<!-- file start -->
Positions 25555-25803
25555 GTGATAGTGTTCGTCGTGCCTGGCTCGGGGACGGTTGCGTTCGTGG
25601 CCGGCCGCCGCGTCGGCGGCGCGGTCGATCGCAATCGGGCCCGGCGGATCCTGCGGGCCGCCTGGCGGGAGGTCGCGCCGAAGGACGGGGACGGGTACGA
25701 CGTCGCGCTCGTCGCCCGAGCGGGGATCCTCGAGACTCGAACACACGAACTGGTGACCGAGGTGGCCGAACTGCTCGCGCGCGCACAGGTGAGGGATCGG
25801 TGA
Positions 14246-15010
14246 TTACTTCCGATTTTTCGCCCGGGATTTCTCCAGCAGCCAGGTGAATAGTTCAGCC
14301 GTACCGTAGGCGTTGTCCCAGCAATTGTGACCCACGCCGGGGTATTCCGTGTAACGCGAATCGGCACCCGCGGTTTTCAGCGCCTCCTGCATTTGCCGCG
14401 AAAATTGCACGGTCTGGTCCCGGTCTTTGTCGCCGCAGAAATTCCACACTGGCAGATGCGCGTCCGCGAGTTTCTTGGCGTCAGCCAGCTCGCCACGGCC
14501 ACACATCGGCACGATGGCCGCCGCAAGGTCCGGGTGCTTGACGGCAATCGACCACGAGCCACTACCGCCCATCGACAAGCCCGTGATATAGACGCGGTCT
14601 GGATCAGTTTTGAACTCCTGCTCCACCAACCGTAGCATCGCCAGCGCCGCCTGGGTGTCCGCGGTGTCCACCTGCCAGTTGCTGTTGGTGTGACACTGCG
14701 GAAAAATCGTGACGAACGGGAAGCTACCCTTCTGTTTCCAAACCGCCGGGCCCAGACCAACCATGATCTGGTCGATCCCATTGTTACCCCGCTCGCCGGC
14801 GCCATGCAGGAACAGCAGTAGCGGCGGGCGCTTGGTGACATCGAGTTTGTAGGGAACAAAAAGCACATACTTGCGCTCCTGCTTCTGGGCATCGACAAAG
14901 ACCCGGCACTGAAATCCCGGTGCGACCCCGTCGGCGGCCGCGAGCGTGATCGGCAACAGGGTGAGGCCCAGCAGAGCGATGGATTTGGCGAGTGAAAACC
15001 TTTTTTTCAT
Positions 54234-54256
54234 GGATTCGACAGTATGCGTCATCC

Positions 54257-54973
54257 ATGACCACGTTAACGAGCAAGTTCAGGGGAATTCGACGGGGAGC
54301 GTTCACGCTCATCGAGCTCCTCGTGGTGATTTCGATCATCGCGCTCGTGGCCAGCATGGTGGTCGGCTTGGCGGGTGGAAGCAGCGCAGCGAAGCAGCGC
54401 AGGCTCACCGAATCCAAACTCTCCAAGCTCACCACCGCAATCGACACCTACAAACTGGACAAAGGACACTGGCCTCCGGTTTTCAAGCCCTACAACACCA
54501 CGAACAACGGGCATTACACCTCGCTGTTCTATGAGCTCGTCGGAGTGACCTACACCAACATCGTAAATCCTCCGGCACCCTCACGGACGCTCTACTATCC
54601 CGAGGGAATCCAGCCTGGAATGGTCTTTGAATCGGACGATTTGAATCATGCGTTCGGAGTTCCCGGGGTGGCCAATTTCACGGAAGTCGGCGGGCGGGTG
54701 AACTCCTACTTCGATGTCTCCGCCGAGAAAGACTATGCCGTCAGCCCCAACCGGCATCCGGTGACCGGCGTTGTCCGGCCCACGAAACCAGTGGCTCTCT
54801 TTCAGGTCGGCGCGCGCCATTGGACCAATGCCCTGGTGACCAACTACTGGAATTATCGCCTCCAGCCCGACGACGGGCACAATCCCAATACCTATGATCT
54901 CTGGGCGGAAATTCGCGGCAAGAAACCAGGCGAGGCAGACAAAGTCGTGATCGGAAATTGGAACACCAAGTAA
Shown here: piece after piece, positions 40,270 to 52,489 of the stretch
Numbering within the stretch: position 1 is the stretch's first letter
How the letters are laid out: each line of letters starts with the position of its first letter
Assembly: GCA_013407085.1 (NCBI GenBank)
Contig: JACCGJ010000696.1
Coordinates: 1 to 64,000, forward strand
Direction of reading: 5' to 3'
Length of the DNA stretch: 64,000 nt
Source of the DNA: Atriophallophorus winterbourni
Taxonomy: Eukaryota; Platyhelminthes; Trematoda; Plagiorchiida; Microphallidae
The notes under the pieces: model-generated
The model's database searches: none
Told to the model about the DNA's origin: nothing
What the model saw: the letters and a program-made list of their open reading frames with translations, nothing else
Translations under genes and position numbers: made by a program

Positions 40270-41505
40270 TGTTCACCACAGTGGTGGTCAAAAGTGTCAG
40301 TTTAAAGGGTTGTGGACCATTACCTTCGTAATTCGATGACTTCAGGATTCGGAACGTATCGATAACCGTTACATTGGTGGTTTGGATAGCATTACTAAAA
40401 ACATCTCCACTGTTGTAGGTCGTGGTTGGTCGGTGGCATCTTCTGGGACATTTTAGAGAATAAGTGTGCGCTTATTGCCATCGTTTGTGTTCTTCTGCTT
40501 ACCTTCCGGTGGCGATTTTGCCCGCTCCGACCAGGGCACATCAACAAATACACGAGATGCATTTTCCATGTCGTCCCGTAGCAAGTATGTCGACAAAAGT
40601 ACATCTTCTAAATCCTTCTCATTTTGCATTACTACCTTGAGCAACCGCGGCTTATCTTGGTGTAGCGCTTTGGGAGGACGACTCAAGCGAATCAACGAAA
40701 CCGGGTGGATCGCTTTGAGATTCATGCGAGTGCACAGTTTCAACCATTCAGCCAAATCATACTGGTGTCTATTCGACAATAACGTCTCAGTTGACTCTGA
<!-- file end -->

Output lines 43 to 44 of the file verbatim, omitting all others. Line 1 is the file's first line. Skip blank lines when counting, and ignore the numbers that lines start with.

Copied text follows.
40270 TGTTCACCACAGTGGTGGTCAAAAGTGTCAG
40301 TTTAAAGGGTTGTGGACCATTACCTTCGTAATTCGATGACTTCAGGATTCGGAACGTATCGATAACCGTTACATTGGTGGTTTGGATAGCATTACTAAAA